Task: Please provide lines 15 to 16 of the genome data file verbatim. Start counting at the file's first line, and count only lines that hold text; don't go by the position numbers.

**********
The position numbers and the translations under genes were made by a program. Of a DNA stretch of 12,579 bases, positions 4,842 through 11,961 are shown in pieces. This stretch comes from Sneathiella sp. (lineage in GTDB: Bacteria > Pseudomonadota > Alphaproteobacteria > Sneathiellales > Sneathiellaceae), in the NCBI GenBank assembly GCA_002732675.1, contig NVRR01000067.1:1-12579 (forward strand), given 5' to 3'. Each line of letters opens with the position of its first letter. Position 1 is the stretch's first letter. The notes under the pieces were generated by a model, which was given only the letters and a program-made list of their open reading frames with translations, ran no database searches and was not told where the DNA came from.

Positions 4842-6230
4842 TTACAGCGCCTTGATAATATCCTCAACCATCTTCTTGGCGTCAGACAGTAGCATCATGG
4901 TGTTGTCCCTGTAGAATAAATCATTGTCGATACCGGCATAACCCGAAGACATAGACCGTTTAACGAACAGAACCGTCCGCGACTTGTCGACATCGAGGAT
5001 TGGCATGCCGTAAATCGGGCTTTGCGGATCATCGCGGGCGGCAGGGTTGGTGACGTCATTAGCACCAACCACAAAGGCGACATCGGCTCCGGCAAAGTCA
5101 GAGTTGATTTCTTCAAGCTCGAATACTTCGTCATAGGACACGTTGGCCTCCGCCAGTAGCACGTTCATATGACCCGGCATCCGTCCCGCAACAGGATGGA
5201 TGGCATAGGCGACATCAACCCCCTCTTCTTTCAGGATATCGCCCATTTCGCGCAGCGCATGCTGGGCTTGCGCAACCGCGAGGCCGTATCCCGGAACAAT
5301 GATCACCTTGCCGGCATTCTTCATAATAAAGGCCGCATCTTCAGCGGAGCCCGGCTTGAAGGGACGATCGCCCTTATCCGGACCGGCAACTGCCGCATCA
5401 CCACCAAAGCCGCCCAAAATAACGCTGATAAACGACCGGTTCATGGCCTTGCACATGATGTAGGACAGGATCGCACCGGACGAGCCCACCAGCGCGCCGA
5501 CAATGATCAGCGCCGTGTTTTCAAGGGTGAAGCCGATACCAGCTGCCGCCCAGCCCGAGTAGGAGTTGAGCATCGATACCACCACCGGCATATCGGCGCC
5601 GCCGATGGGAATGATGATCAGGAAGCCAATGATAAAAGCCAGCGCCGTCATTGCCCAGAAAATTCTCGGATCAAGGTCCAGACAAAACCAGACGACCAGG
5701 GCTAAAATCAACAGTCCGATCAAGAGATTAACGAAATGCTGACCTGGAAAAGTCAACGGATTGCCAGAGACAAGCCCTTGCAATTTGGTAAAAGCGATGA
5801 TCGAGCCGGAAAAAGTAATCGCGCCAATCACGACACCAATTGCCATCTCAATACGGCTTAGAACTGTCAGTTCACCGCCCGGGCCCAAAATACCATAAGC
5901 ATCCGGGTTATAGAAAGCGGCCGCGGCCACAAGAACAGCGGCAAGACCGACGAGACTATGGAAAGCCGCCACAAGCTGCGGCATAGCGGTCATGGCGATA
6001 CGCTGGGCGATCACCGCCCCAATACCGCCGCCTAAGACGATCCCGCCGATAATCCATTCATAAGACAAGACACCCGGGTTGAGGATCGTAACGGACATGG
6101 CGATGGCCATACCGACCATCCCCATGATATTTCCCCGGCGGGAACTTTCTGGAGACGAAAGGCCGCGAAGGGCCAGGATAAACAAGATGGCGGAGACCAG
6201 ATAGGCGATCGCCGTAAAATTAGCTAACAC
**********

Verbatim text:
6001 CGCTGGGCGATCACCGCCCCAATACCGCCGCCTAAGACGATCCCGCCGATAATCCATTCATAAGACAAGACACCCGGGTTGAGGATCGTAACGGACATGG
6101 CGATGGCCATACCGACCATCCCCATGATATTTCCCCGGCGGGAACTTTCTGGAGACGAAAGGCCGCGAAGGGCCAGGATAAACAAGATGGCGGAGACCAG